Calm your business firefighting with a Pomodoro

pomodoro timer

Image: Pomodoro via Shutterstock

The transition to working for herself was a shock to Danielle Worster. The bewildering array of tasks felt overwhelming. Here’s how a simple time management technique helped her to get on top of it.

A serendipitious look at time management

As a new entrepreneur one of the greatest challenges can be self-managing one’s time. Having previously worked in a bustling open plan office, I am now adjusting to life in a quiet, solitary room. My instinct is to do things intuitively, as they come up or as I feel like it. This can lead to procrastination, feelings of failure, then working late to compensate. Does this sound familiar?

In addition to being solitary, I now find myself with a bewildering array of tasks that are all urgent, important and unfamiliar. Which comes first, a business plan, a business licence or marketing to potential customers? How can I be strategic when I feel I am already putting out fires?

I came across the pomodoro technique totally by accident. It is simple. You are instructed to set a kitchen timer (the tomato or pomodoro timer) to 25 minutes. You determine how many 25 minute periods you require then complete the task.

I modified the time to 30 minutes as this seemed more meaningful (and I am not limited by what a kitchen timer can do). I sat down, jotted a list of 4 things I needed done (read a chapter of my marketing book, do the quiz, read a strategic planning document and summarise my burning to-do list). I set the timer on my iPhone for 30 minutes and read my chapter. Then I did the quiz to see whether my target market was correct. In between these I took a 5 minute yoga stretch break – this is totally necessary as it is difficult for me to stay seated for more than an hour. It’s also a mindful check-in with myself – how am I doing? How am I feeling? Pretty darn effective, actually.

I did this “off-timer” which could have been dangerous but wasn’t as I felt a pull to get the rest done. My strategic planning document took longer than 30 minutes to read. I read the last part very strategically – what are the salient points? I felt there needed to be time in this scheme for ‘actions arising’ from the material I had read. I stopped to jot down two lists: personal and professional actions. Ah, better and now my mind is clearer. At least 17 minutes extra, off the clock – I need to be careful here. My last chunk of 30 minutes (and I forgot to stretch) now. In my excitement to have my key business to-dos outlined I came in at under 30 minutes! Probably a first for me.

I jotted some notes and reflected on this process – my 2 hours plus stretch time and ‘actions arising’ still managed to inflate to just under 3 hours. How did that happen? Perhaps I should mention the chicken sandwich and cheese puffs – lunch was happening concurrently. Come on, there is no way I can be sat at a desk for 2+ hours without food and water being within an arm’s reach! Food is the best bribery.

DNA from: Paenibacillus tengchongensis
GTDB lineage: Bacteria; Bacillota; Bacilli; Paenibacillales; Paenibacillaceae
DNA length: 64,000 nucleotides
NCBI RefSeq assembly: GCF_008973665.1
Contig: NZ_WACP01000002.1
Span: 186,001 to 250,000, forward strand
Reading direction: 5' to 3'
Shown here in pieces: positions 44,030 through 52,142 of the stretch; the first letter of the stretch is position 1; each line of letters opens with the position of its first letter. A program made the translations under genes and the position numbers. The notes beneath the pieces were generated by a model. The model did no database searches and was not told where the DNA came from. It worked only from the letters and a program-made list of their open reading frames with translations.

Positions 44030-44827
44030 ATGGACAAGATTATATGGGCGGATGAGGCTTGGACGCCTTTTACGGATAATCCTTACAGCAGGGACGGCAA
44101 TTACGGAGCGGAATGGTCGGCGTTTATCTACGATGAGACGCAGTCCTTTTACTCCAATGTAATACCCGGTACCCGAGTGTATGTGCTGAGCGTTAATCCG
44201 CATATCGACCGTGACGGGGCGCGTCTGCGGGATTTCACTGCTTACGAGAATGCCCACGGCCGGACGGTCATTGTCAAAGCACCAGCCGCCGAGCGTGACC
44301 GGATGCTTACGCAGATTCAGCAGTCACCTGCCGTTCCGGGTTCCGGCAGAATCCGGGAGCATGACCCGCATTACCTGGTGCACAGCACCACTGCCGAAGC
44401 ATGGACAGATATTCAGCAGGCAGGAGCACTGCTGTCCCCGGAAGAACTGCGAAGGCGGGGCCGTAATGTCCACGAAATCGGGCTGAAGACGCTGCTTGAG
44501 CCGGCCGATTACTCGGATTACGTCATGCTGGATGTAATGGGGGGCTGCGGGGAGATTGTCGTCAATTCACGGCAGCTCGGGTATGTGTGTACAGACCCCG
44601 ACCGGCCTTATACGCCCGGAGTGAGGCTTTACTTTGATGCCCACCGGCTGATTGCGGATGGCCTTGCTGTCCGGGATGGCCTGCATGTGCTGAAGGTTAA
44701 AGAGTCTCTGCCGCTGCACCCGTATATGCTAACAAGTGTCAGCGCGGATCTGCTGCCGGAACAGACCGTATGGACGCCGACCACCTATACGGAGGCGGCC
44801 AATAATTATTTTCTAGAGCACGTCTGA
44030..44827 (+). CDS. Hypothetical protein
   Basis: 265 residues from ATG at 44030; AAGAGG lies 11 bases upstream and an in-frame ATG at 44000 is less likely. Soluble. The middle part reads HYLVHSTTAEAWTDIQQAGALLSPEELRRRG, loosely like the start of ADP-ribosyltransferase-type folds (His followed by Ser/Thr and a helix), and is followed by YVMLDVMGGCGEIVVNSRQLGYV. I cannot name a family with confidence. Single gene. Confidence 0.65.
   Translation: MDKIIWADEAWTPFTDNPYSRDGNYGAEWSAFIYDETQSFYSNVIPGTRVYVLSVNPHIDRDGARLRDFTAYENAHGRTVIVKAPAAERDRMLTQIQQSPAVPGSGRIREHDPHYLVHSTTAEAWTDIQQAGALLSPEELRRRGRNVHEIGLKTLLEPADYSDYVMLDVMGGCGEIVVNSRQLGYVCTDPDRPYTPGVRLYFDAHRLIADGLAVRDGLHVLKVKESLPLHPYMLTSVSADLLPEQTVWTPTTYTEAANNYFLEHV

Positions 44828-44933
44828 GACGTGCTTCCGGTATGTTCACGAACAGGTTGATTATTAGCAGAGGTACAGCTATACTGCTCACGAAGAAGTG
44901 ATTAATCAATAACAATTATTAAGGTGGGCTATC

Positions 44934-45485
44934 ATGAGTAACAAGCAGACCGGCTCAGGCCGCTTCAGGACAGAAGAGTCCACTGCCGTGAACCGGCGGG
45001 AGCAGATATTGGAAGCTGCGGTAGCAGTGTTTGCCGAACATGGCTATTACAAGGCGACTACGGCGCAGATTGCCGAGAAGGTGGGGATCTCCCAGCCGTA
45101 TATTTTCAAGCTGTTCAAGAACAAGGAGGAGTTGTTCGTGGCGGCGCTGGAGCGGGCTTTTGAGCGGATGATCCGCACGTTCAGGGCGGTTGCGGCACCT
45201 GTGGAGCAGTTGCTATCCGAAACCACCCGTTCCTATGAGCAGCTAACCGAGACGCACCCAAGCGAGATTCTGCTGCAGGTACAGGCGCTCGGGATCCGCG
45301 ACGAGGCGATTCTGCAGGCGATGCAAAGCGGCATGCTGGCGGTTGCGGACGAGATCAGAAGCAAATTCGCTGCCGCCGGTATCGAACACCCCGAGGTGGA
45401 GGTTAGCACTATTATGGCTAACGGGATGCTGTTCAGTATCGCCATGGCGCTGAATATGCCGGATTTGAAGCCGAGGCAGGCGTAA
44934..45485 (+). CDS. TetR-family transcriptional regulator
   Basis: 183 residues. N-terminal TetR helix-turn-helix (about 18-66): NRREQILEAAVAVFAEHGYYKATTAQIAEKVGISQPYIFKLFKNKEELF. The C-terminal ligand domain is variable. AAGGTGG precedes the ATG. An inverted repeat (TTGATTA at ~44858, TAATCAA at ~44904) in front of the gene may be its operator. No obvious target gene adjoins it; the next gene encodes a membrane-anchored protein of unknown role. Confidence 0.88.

My verdict is: yes, the modified pomodoro technique yielded immediate results. I felt a sense of accomplishment, control and productivity that I do not normally enjoy. Although not all reading material fit cleanly into 30 minute blocks, the technique encouraged me to look for the kernels of wisdom in the document. I was a bit more limber after the stretching too – if “sitting is the new smoking” then building in an active element – walking, stair climbing, going to make a quick cup of tea – is to be encouraged.

I encourage everyone to be a guinea pig with methods, incentives and break activities. What works for one person does not work for all. I tend to be very ‘in the moment’ so an alarm to tell me when to stop is a godsend. For others getting into ‘the zone’ may be more of a problem.

Lastly and most importantly – be kind to yourself. You are stepping into a new behaviour and having to be flexible to do so. Decide what works for you and bend the rules a bit to make life easier. I intend to modify this approach and see where setting tasks in advance the night before gets me. Also consider what to do with the time left over – stop timer and move on? Or use it to reflect on the current task and how to approach similar future tasks?

How good will you feel to have completed all your tasks and leave work on time today? Focus on taking the first step with that feeling in mind.

Danielle Worster is a solution-focused coach (and a new entrepreneur) with clients in the UK and Canada. Her website is

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